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Before I plunged myself into reading classic fictions – which I was really avoiding at first for fear of spending my time on something thick and just to absorb nothing in the end- I try to look if the title is an entry to the 1001 must read list. If not, at least may be it from my favorite classic author.

The Metamorphosis is about Gregor Samsa whom woke up one morning from an unsettling dream and found himself changed in his bed into a monstrous vermin. The protagonist who transformed overnight into a giant beetlelike insect becomes an object of disgrace to his family, an outsider in his own home a quintessentially alienated man. Gregor Samsa narrates his life as he struggles to live and adapt with his new body in the narrow four-corners of his room. How to work-out those freakish legs, to eat, to get out of bed, to walk (on the ceiling), to eat (food or garbage that makes his stomach turn when he was still normal) and how to explain his side using his new language. Hailed by critics and has taken place as one of the most widely read and influential work of twentieth-century fiction.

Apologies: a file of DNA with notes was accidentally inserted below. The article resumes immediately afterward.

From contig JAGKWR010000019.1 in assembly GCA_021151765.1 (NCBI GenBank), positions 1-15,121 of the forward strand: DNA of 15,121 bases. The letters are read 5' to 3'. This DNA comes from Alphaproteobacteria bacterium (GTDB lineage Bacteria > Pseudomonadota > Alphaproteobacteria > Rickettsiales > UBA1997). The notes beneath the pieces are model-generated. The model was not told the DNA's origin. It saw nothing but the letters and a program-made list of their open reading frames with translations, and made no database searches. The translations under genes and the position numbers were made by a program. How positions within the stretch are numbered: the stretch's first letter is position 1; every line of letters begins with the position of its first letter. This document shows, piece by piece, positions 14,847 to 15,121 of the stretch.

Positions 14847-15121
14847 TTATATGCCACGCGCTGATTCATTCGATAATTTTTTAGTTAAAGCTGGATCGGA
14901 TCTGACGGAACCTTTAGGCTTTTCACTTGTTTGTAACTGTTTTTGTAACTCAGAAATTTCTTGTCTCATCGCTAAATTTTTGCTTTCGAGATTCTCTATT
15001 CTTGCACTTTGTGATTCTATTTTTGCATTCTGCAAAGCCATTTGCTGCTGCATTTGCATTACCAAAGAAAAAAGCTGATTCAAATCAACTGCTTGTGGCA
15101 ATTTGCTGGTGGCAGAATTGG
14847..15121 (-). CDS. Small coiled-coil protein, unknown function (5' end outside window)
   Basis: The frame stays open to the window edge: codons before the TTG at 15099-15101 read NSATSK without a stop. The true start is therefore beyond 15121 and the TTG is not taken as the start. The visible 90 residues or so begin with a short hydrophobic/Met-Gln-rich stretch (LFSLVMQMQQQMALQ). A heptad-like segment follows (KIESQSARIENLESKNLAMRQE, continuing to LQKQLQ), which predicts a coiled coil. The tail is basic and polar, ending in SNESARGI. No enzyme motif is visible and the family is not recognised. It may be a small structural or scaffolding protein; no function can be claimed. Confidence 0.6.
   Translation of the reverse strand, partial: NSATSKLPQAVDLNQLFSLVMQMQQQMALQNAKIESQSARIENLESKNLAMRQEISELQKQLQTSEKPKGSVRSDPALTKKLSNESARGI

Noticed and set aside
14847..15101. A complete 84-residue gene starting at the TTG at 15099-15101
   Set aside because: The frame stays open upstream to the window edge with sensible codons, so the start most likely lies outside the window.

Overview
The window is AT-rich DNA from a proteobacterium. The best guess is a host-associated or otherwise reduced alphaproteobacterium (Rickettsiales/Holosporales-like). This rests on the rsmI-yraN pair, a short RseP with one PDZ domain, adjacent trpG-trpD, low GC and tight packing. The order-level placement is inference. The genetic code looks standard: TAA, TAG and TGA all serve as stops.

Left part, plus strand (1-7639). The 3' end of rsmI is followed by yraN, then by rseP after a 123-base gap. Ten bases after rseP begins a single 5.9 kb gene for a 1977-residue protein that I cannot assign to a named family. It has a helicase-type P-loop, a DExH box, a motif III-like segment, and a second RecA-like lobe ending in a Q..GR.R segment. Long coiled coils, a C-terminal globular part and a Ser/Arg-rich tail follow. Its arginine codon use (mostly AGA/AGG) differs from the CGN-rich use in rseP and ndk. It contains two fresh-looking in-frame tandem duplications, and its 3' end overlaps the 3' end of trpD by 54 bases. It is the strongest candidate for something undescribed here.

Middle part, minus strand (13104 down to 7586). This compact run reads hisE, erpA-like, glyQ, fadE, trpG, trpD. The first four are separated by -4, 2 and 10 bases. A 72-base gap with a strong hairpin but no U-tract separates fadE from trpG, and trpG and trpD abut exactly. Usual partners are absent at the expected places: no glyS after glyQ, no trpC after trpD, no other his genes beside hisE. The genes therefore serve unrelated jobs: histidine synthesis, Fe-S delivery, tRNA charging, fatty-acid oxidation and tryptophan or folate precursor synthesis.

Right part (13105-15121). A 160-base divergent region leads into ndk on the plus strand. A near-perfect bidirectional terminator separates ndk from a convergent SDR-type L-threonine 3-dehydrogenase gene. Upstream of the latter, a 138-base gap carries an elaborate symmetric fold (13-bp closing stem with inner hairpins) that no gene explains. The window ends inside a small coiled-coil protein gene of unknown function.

Although the story has a lot of interpretations, I would try to share mine. I guess Mr. Kafka shows the sense of being alone in a world against you and the feeling of being alienated in a society you once belong. The novel makes me also think about the feeling of being not able to understand by people around you, that no matter how you explain yourself, you’ll just end up being misunderstood. For silence cause any interpretations and to brag springs more arguments. A couple of pages before I finish the book, I have the sense of the protagonist to wake up from a bad dream (I guess it is not a spoiler, bear with me, everyone will think of it too) but rather, it has an ending that does make you think.

I guess The Metamorphosis will stay as one of my favorite classics, not for its length but for its impact. Reading this one has the capability to make you understand why a particular title is considered a classic. I hope I was able to persuade readers to try reading classics too, I promise they don’t bite.